Brockington, Martin, and Nolan enter guilty pleas
- Written by Kristen Kitchens
- Published in News
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Several individuals pleaded guilty to their criminal charges last week in the Superior Court of Coffee County. One of the defendants, Latisha Brockington, was previously denied bond three times but has now been released after receiving a lengthy probation sentence.
The Douglas Police Department charged Brockington in May after she shot at a female, Courtney Sanders, in front of the victim's home on South College Avenue. Shortly after Brockington's arrest, DouglasNow obtained documents showing that in 2021, Brockington and Sanders were in an altercation that led to Sanders allegedly pulling a gun on Brockington. Sanders was taken into custody on one count of aggravated assault, with Brockington receiving the same charge earlier this year, but released on bond.
As a part of Sanders' bond conditions, she was ordered to stay away from Brockington.
The incident report stated that people were parking in front of Sanders' home for a party across the street from her residence. Brockington was in one of the vehicles that pulled up, with Sanders telling officers she advised Brockington and the other occupants not to park in front of her home. The vehicle reportedly drove off but came back with Brockington as the driver. Sanders told the officer she heard two gunshots, with one of the bullets striking her left arm. She also reported hearing another gunshot as the vehicle came back shortly after.
A witness corroborated Sanders' story, but two other individuals signed affidavits stating that Sanders had punched Brockington in the face, leading her to fire the shots at Sanders in self-defense.
Ultimately, Brockington was charged with aggravated assault and booked into the Coffee County Jail. She appeared before a judge in the Superior Court of Coffee County three times, once for her initial bond hearing and twice for reconsideration motions.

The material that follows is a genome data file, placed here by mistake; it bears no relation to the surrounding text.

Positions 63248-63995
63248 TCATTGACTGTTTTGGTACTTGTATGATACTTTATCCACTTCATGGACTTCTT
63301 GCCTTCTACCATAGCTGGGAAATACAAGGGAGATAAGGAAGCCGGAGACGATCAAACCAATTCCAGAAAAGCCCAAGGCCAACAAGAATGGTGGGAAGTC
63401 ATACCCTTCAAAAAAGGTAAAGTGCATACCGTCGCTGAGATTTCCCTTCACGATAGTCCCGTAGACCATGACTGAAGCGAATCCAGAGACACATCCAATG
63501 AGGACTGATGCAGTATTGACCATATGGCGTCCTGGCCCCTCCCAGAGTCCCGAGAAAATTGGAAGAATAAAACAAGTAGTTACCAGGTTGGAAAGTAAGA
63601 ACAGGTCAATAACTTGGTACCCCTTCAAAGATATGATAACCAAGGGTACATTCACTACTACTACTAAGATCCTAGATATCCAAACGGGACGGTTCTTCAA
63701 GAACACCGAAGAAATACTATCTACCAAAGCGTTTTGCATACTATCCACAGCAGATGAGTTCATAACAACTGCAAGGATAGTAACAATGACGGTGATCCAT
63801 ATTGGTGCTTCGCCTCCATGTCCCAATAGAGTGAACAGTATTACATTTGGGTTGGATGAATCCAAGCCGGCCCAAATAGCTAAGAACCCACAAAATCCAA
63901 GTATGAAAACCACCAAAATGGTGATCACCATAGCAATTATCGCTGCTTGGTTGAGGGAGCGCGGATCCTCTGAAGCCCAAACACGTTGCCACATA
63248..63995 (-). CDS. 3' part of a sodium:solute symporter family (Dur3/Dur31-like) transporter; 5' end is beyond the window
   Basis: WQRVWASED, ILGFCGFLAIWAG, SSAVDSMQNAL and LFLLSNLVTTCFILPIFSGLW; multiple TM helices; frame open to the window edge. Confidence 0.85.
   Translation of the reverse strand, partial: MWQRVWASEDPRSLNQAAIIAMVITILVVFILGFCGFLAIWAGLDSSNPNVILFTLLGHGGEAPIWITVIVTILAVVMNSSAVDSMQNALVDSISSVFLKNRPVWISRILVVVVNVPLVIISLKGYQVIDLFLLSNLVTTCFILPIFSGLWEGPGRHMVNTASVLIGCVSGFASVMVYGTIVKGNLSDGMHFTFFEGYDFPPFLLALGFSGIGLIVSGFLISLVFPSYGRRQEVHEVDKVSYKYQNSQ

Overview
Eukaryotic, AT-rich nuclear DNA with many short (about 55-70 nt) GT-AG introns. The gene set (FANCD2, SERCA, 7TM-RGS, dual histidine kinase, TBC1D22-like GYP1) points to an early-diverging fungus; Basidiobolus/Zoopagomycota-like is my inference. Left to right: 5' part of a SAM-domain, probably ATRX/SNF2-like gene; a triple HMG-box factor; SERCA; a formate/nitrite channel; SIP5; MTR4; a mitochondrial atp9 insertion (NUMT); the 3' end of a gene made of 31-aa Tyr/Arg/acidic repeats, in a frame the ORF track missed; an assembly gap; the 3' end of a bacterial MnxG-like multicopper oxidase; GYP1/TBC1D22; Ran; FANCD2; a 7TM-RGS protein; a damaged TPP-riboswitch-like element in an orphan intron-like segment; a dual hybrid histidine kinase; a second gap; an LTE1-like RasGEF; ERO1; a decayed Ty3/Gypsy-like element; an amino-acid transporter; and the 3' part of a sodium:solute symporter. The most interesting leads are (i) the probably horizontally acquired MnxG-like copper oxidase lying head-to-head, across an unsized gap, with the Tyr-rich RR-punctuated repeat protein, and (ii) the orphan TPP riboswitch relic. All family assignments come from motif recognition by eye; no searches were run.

While Brockington's mother and defense attorney told the judge she had no criminal history, was attending school, and was a "good girl who never got in trouble," Brockington was denied release each time.
Last week, Brockington pleaded guilty to the charge, which carries a maximum sentence of up to 20 years in prison. However, after pleading guilty under the First Offender's Act, Brockington received a 10-year probation sentence.
Following the plea and nearly seven months of incarceration, Brockington was released from the Coffee County Jail.
James Nolan, 39, pleaded guilty to criminal damage to property in the second degree, which was one of three counts he was charged with in March.
According to his warrant, Nolan damaged his mother's vehicle by kicking the left front fender, causing a dent that exceeded $500. As a part of his plea, the two misdemeanor charges of criminal trespass and obstruction of law enforcement officers were not prosecuted.
In those warrants, Nolan was accused of trespassing on a woman's property, where he was notified that he was not authorized to be, and attempting to headbutt an officer during his arrest.
Nolan was facing a 5-year prison sentence but instead received five years of probation.
A local man will now serve 12 years on probation but will no longer reside in Coffee County after his plea included banishment from parts of south Georgia. Stephen James Martin, a 51-year-old former resident of Nicholls, was indicted on his charges, four counts of financial transaction card fraud and forgery in the fourth degree, by a Coffee County grand jury last month.
According to the indictment, Martin bought items at Walmart, Harvey's, and Nicholls Food Mart on four separate occasions using another individual's debit card between June and August. He also was charged with forgery for possessing a check in the same individual's name with the written amount being less than $1,500 and not authorized by the account holder.
Martin pleaded guilty to all four charges and was ordered to serve three years on probation consecutively for each count. The judge also banned him from the areas of South Georgia, south of Interstate 16 and east of Interstate 75. Martin is also required to pay a restitution fine of $1,192.39.
In August, Martin was arrested on an aggravated stalking charge for allegedly stalking the same victim by violating a temporary restraining order by calling her several times. The case was pending but was dismissed on the same day Martin pleaded guilty in his other case.
While two other cases were listed on the calendar, one was dismissed, and the other defendant did not plead guilty. The case has been placed on the next criminal trial calendar, with jury selection beginning on February 9, 2023.
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